Western “aid” should come in the form of supporting small and medium-scale initiatives to increase educational, business and human networks to encourage knowledge and technology transfer and create jobs in Africa. As one expert wrote, “Foreign aid portion devoted to trade should be increased to let African entrepreneurs gain more knowledge of developed markets, penetrate them, thus creating employment at home.”

Support secondary and post-secondary education

Of course, as the consulted experts have invested much time and effort into their education, this was an especially important aspect for them. For example, one expert wrote that, “Funds devoted to higher education should be increased especially in technology, economics and business to create a knowledge-based economy in Africa. For the last decades, donors including the World Bank have been funding primary schools.” Another wrote that, the education system in Africa in need of repair, and that Western support would be very valuable in this area.

Some concrete solutions on a more local level were also suggested. Funding agencies, such as the Natural Sciences and Engineering Research Council and the Social Sciences and Humanities Research Council, should encourage and support joint research projects between Canadian researchers and researchers from developing nations. Another suggestion was that Canadian universities should be encouraged to offer internet-based courses to developing countries.


As the global knowledge economy turns into an economy based on innovation and creativity, increased education, coupled with practical experience, will go a long way in the creation of African based solutions for African problems. If there are not people trained in these countries to create the infrastructures and business environment necessary to implement Western policies then provide the necessary economic and business education. Offer full scholarships to Western universities on a merit based system. Have this system run by Western organisations so that the best and the brightest have a chance to learn and bring back their knowledge to improve the economies and well-being of their fellow citizens.

If policy making is a process that involves stakeholders at the different phases, then it should be obvious when and how Africans can support of foreign policy making and implementation. In the words of one of the consulted experts, “Educated Africans living abroad should have a say in designing and implementing both foreign aid and trade policies. This potential remains untapped in terms of expertise.”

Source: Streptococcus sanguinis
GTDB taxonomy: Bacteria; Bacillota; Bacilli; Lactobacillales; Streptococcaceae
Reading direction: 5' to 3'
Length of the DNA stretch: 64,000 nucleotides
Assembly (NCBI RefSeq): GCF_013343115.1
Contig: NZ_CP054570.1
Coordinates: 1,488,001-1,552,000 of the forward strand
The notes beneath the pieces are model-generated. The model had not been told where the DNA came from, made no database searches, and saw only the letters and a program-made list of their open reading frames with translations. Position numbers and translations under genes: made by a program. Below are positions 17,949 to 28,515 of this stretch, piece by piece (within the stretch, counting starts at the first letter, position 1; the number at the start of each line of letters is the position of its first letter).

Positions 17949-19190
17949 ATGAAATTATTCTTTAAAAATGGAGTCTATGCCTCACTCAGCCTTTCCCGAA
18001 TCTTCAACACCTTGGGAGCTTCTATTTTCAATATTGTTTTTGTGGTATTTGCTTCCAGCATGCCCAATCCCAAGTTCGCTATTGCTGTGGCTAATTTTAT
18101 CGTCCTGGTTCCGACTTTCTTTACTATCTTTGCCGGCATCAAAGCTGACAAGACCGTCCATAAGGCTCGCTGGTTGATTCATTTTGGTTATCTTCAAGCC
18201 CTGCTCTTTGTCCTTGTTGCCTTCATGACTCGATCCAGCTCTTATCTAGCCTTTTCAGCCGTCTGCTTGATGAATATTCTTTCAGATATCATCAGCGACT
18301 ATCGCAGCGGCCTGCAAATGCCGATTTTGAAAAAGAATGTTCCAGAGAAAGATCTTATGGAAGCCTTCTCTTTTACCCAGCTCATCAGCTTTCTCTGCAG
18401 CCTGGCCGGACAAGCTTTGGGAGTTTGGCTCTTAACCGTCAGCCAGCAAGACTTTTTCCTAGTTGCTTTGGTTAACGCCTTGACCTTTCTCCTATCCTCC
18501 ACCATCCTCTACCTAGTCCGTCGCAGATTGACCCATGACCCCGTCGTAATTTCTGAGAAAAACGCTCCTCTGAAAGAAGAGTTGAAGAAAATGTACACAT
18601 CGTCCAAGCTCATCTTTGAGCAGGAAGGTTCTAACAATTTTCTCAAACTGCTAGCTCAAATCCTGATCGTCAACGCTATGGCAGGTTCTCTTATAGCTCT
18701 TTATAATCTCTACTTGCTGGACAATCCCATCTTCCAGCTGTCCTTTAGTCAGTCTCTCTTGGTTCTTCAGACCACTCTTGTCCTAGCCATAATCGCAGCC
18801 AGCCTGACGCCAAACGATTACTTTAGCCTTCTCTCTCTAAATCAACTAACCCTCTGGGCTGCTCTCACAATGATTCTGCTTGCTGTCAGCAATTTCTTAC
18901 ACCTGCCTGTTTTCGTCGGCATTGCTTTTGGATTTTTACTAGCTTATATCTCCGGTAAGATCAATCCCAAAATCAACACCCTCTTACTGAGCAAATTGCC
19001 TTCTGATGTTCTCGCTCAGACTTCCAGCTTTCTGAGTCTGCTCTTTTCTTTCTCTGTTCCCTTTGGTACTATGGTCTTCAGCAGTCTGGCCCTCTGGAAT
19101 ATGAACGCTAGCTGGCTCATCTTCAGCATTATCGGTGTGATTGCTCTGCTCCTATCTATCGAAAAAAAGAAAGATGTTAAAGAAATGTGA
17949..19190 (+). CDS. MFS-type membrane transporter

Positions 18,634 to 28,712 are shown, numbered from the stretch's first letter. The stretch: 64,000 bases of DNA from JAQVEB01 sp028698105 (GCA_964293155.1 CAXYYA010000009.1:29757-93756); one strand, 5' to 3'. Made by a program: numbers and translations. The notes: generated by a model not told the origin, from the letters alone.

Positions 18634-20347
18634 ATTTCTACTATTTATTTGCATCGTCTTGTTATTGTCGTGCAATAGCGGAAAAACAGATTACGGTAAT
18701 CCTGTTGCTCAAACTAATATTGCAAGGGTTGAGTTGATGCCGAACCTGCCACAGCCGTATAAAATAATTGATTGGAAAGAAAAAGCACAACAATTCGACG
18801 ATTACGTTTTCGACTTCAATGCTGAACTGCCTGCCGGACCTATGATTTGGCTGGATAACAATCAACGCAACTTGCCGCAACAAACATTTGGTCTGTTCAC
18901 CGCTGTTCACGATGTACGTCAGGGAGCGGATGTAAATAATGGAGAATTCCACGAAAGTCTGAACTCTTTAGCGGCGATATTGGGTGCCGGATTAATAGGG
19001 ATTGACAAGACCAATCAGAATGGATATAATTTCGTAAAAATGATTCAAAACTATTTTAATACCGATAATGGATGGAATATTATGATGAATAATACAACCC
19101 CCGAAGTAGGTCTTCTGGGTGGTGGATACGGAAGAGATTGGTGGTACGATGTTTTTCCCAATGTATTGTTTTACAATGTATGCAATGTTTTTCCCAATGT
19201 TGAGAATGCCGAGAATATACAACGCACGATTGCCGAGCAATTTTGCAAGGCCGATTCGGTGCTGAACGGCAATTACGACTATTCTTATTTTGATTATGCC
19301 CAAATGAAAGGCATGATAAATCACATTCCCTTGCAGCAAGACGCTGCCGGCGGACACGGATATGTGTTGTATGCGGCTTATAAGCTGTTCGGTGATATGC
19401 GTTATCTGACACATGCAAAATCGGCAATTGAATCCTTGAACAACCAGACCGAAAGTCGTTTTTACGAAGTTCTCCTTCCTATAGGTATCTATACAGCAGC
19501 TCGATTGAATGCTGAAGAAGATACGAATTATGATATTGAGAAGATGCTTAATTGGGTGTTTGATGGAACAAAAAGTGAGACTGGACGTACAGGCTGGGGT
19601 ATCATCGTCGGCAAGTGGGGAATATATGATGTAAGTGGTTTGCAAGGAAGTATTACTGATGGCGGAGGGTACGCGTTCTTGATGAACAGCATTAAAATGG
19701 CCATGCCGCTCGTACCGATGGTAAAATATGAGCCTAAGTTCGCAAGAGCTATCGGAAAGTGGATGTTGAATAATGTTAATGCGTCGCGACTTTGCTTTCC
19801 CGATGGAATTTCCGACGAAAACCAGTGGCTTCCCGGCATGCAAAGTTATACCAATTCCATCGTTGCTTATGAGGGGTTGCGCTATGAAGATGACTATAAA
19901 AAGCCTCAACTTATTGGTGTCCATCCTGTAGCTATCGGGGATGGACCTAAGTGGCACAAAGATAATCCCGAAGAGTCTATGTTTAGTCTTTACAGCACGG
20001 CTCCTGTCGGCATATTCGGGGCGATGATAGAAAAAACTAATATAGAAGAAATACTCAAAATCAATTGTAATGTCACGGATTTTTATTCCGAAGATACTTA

Returning to the question posed at the beginning of this essay. Why do non-experts appear to have such a large impact on the foreign policy making of G8 countries? Why, when there are thousands of Africans with education and experience ready with ideas concerning the problems (agenda setting), concerning the most appropriate stakeholders to include in the process (formulation), planning the best methods and tools to use and the ones that are missing (adoption), being there to oversee the implantation (mise en oeuvre), and finally developing unique ways in which to evaluate the impact of a given policy (evaluation).

The main theme that can be drawn from the experts was a need to create healthy mixed economies. Economies built on the savoir faire of the farmers coupled with the business knowledge and experience of western trained entrepreneurs. A democratic, transparent business, political and legal infrastructures will need to be built and strengthened. Here, Canada and the West can help through directed aid to encourage SME creation and human resources to help Africans establish free markets and democracies in their countries.

However, solutions will have to be developed and supported by Africans for Africans… much as the Prairie farmers did one hundred years ago when they came with farming know-how from Western Europe to develop the Prairies. Years of well intentioned, but misdirected aid has contributed to the current situation. Bono and Bob Geldof are only concerned with the short term. Policy should be concerned with the long term. So please, listen to Africans… they are the real experts. And create policies that help create business, encourage trade, build infrastructures, create networks, and educate. All of which will support the long-term creation of sustainable development and growth.